On August 12, 1918, the Post Office Department took over full operations of the nation's Airmail Service. From May 15 to August 9, 1918, the Department was in charge of the service, but used Army Air Corps pilots and airplanes to fly the mail. Former Army Captain Benjamin Lipsner was hired by the Department as its first superintendent of the airmail service.
In 1918 the nation's airmail service was so tiny that Lipsner could use this single dispatch board to keep track of airplanes and pilots. He tracked each airmail flight by placing a marker into appropriate slots marking field, pilot and aircraft locations. The three locations served as airmail fields for the three cities served. College Park, Maryland served Washington, D.C., Bustleton, Pennsylvania served Philadelphia, and Belmont Park, Long Island, served New York City.
The rows are marked on the left side with the names of the three airfields. The columns at the top are marked Aviators; Hangers; College Park; Bustleton, PA; and Belmont Park. Additional columns offered officials the opportunity to show if aircraft were in shop, had a forced landing, or was making an extra trip. Weather conditions were a critical part of each day's service, and this board shows that by allowing for a wind direction indicator and symbols for a variety of weather conditions – fair, snow, wind, fog, rain, or haze.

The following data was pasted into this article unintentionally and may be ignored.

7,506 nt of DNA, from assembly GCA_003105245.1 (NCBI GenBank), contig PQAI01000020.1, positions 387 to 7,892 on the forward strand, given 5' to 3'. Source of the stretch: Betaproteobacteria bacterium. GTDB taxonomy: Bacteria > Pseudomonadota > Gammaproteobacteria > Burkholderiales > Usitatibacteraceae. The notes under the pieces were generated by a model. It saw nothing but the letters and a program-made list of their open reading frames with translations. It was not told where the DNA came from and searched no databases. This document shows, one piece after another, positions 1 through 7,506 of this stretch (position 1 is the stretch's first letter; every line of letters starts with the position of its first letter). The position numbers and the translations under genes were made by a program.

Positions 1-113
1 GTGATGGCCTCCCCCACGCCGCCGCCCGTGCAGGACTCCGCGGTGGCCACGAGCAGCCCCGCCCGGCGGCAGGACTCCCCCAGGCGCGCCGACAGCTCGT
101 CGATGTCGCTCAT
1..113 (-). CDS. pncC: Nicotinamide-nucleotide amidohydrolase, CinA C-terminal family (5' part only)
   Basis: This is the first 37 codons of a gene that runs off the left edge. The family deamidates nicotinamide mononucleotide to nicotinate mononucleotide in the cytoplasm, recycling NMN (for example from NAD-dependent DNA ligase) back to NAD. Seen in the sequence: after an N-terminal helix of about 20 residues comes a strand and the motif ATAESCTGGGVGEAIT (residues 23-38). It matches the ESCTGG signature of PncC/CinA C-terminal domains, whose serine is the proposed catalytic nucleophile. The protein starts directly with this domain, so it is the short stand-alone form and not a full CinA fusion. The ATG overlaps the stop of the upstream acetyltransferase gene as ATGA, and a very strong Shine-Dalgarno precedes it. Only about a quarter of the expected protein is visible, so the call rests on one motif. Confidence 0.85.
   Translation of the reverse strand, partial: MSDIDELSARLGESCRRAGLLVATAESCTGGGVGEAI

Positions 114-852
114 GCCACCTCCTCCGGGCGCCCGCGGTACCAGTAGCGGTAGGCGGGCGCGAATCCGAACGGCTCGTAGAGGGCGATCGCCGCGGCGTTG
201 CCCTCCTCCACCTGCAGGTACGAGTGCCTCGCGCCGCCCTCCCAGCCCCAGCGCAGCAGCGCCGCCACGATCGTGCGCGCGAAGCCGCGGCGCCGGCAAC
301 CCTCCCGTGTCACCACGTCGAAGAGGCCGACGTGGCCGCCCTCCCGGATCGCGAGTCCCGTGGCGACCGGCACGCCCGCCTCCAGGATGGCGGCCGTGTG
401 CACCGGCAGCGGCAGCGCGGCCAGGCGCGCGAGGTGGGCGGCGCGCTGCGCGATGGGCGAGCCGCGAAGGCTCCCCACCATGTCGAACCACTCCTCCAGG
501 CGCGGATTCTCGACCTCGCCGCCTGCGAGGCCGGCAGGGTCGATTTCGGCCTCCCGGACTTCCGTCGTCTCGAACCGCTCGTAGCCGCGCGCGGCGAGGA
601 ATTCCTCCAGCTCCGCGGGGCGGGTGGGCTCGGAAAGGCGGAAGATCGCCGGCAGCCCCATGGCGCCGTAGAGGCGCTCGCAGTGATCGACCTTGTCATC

Red markers with pilots’ names on them were used to show flight progress. The flags for airmail pilots Eddie Gardner and Max Miller are still attached to the board. Unaccounted for on the board are Robert Shank and Maurice Newton, the other two pilots hired by the Post Office Department to fly the mail in the first days of the August service.
Written by Nancy A. Pope